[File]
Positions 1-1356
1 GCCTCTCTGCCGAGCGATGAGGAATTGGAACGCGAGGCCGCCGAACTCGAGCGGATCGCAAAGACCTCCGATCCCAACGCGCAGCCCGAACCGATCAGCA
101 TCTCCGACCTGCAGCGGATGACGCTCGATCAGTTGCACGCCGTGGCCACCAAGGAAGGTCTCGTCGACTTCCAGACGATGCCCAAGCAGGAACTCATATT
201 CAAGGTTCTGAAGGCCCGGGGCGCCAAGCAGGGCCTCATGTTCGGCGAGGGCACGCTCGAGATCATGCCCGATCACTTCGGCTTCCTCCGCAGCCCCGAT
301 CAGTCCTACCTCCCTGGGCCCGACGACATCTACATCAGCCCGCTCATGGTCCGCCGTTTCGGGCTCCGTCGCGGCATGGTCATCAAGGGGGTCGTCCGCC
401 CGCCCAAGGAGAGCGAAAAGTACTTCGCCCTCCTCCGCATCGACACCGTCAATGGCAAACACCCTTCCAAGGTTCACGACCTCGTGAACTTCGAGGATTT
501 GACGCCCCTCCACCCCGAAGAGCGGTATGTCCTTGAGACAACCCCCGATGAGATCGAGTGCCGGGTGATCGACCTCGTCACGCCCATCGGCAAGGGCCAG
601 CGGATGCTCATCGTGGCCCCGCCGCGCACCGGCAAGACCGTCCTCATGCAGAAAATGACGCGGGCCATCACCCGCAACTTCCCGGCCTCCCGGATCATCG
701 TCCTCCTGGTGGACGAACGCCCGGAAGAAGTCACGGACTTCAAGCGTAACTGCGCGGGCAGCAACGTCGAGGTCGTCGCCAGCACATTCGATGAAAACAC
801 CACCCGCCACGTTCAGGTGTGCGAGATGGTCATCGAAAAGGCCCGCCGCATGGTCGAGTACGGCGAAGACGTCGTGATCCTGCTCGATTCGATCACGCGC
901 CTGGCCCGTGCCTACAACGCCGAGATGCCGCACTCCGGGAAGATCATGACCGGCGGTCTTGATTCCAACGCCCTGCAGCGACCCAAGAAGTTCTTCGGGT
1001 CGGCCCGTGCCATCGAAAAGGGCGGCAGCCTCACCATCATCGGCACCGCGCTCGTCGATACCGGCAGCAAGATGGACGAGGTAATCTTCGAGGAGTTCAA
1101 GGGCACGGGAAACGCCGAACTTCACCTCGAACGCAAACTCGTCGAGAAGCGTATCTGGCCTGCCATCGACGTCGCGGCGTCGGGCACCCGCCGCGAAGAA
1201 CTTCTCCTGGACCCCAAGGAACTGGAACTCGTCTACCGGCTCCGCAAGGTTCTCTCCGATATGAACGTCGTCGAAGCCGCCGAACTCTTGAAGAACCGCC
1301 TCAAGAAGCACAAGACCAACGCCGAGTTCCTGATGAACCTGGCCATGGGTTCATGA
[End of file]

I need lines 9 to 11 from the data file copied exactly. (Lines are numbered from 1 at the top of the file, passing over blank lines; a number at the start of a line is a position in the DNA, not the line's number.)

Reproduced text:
701 TCCTCCTGGTGGACGAACGCCCGGAAGAAGTCACGGACTTCAAGCGTAACTGCGCGGGCAGCAACGTCGAGGTCGTCGCCAGCACATTCGATGAAAACAC
801 CACCCGCCACGTTCAGGTGTGCGAGATGGTCATCGAAAAGGCCCGCCGCATGGTCGAGTACGGCGAAGACGTCGTGATCCTGCTCGATTCGATCACGCGC
901 CTGGCCCGTGCCTACAACGCCGAGATGCCGCACTCCGGGAAGATCATGACCGGCGGTCTTGATTCCAACGCCCTGCAGCGACCCAAGAAGTTCTTCGGGT